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How the course of my small business changed: Being part of the “Great Resignation”

How the course of my small business changed: Being part of the “Great Resignation”

10 years ago, I graduated with a Master of Business Administration (MBA) degree. After graduating, I worked for a company with questionable ethics where I traveled a lot and barely felt like myself. I went on to work for a company I loved and built a deep emotional attachment to, I made some of my best friends there, and I was willing to work all day and night because I cared so much about the mission and the program I was running. But a few years later I was fired over a disagreement with the CEO and I was devastated. After only a couple weeks of unemployment, I went to work for a company that expected me to work 24/7 with little to no appreciation or plan to ease my workload. I burned out fast, not even wanting to get out of bed.

I realized that from the moment I began graduate school to the moment I burned out, my physical and mental health were suffering. I attached my self-worth and passion for making a difference to companies instead of to my own dreams and purpose.

So about 5 years ago, I made the decision not to let my corporate job take over my life. As soon as I went to work for another company, I set hard boundaries for myself. As much as possible, I would not emotionally attach myself to the work or other people’s agendas. I would still do my job well, but I wouldn’t bring it home with me, mentally or physically. And I wouldn’t take any extra initiative to go above and beyond normal expectations.

This approach freed up SO much mental space for me. I started to volunteer, write, and make things again (things I did regularly before graduate school). I bought a home, had fun with interior design, and adopted a dog—going home every day at lunch to walk her. I had a full life outside of my 9 to 5 job.

With more time to be creative, Alison Rose Vintage was born on October 21, 2017—just a year after I set those boundaries. After I opened my shop, people would ask me if I planned to work on this business full-time. I would always say no because that wasn’t my intention starting out and I could have never afforded to live outside of Boston without my full-time salary.

I might have happily carried on with my corporate job and side hustle until retirement, but then in May 2020, my sister died unexpectedly at age 40. Even though we hadn’t lived near each other in years, I felt an immense sense of loneliness and need for even more purpose in my life (the pandemic didn’t help).  I had heard “Life is short” many times, but it really hit me. I started to question everything—why was I living so far away from family? Why wasn’t I giving my business—a business that fills my heart every single day—my full attention? My mental health started to suffer again, I didn’t feel a lot of empathy and support from my company, and I dreaded eventually going back into an office.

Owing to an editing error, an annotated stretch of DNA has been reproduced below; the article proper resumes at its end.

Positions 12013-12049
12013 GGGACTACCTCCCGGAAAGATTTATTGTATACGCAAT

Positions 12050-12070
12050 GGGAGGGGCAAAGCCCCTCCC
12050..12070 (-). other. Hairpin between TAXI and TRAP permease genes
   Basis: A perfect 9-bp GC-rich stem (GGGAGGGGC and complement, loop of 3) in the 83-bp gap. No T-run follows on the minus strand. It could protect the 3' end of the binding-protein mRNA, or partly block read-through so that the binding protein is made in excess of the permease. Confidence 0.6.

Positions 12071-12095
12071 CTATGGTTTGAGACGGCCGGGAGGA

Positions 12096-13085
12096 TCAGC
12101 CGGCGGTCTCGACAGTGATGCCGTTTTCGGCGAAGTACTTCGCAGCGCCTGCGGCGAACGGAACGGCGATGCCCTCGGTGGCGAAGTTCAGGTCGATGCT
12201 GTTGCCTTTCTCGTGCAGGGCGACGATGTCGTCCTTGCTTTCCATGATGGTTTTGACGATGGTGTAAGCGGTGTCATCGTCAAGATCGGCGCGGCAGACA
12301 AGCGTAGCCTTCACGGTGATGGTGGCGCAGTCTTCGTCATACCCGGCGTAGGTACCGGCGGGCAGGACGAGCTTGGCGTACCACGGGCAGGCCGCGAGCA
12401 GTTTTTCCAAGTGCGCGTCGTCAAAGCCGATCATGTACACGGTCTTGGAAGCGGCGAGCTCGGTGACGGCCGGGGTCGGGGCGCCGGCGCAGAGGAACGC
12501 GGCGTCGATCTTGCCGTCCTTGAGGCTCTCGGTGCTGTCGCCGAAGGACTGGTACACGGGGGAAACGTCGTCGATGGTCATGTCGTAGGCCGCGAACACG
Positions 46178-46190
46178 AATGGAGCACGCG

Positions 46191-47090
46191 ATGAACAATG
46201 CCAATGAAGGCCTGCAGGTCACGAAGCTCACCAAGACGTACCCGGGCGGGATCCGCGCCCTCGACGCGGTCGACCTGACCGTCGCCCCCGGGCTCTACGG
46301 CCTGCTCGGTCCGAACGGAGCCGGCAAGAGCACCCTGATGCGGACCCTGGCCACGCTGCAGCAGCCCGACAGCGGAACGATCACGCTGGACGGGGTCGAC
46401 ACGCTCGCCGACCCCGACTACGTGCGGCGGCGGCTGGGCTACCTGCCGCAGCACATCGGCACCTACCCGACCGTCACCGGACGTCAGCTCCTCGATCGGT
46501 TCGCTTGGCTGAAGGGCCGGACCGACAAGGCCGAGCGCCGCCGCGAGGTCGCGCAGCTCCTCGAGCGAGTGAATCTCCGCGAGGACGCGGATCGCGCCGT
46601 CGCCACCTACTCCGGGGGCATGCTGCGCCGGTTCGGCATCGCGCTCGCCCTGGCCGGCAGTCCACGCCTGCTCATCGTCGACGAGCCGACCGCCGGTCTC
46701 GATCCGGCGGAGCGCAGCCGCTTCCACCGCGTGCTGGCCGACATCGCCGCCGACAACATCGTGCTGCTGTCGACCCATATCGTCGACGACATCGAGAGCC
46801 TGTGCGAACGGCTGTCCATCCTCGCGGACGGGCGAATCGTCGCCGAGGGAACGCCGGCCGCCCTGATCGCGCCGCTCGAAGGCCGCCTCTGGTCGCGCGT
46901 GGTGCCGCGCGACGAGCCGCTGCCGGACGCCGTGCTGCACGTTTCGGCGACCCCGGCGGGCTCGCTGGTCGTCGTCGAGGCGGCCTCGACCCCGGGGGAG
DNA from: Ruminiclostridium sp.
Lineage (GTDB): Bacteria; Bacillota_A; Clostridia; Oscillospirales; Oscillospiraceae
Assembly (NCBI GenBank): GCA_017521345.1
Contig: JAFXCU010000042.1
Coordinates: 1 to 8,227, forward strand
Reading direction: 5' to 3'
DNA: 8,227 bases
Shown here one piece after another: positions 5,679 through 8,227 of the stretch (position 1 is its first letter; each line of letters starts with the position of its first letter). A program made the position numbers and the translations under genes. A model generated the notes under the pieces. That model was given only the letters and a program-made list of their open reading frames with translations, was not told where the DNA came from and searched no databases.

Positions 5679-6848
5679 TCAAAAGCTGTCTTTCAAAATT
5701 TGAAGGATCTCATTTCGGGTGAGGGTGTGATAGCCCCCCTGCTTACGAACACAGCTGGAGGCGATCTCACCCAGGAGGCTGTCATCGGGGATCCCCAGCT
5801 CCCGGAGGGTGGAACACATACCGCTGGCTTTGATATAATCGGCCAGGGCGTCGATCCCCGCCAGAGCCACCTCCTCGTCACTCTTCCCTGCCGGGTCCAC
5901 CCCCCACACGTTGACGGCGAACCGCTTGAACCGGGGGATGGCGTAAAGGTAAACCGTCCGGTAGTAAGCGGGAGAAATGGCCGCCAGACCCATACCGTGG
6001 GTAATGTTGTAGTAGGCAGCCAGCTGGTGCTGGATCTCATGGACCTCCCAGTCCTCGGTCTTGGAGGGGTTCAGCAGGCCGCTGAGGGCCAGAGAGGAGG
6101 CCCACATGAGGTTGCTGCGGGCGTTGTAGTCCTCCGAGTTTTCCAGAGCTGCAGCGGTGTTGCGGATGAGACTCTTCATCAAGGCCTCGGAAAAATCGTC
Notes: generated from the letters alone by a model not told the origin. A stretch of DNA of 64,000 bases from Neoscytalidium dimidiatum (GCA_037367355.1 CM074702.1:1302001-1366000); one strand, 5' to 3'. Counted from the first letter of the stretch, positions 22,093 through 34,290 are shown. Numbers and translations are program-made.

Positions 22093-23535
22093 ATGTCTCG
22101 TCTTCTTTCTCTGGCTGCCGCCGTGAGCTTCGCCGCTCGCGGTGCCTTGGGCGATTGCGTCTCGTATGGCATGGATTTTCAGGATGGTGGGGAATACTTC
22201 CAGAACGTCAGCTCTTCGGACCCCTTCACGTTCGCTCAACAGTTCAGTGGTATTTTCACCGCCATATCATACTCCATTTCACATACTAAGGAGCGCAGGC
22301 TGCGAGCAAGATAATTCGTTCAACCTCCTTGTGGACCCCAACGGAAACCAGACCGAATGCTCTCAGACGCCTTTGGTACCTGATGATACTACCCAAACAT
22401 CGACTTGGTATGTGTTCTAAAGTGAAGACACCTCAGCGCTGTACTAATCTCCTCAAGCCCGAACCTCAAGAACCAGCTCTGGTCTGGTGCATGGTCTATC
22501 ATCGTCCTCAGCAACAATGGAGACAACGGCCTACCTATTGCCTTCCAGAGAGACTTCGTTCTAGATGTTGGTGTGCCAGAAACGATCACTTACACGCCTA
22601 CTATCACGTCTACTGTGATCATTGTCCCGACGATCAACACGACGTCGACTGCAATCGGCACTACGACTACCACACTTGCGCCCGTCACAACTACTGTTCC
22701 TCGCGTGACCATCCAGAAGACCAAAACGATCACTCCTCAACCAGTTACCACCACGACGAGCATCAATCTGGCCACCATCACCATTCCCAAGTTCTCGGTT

I wondered what my sister would do in my situation. We were always opposite; she was unafraid of taking risks and worked full-time on her passion for music and DJ-ing while she let corporate jobs be her side hustles. I can almost hear her laughing at my dilemma saying, “WHO CARES, just quit your job and figure it out.”

So I channeled my sister's courage and traded my exorbitant Massachusetts rent for a house I bought with my parents in Tennessee. I became part of the “great resignation” and quit my corporate job 6 months ago to focus solely on this small business. Scary, I know... but I think we all deserve to do what is best for our mental and physical health, dedicating time to what makes us excited to wake up every morning.

I definitely don’t have it all figured out. I know if I’m not careful, that this beautiful business of mine could become all-consuming as well. But overall, I can say that I don’t miss my corporate job. Working for myself is liberating in so many ways and I love the direct connection I feel to my work and my customers now. You, my reader, energize and inspire me every day (THANK YOU!).

I hope that if you’ve been wanting to give something a try that you’ll take the leap if you can. Maybe it’s time to give your idea or new path your full attention and effort like me and see what happens. Or just take a few steps to emotionally detach yourself from things that do not deserve your heart and soul. If you need a little push or note of encouragement, reach out to me anytime.

With love,

Alison Rose

Social media: @alisonrosevintage


Comments on this post (2)

  • Mar 22, 2023

    Thank you so much for writing this piece. I didn’t even know attaching my sense of self-worth to my employment, job role, projects, etc was “a thing” until recently. It’s a lot of hard work and soul-searching involved just to unlearn this belief. It’s comforting to know that I’m not alone.

    — Autumn

  • Nov 04, 2021

    Super inspiring story – thanks for sharing. I am at the same parting of the ways now. Finally living a long neglected dream!


    — Michael

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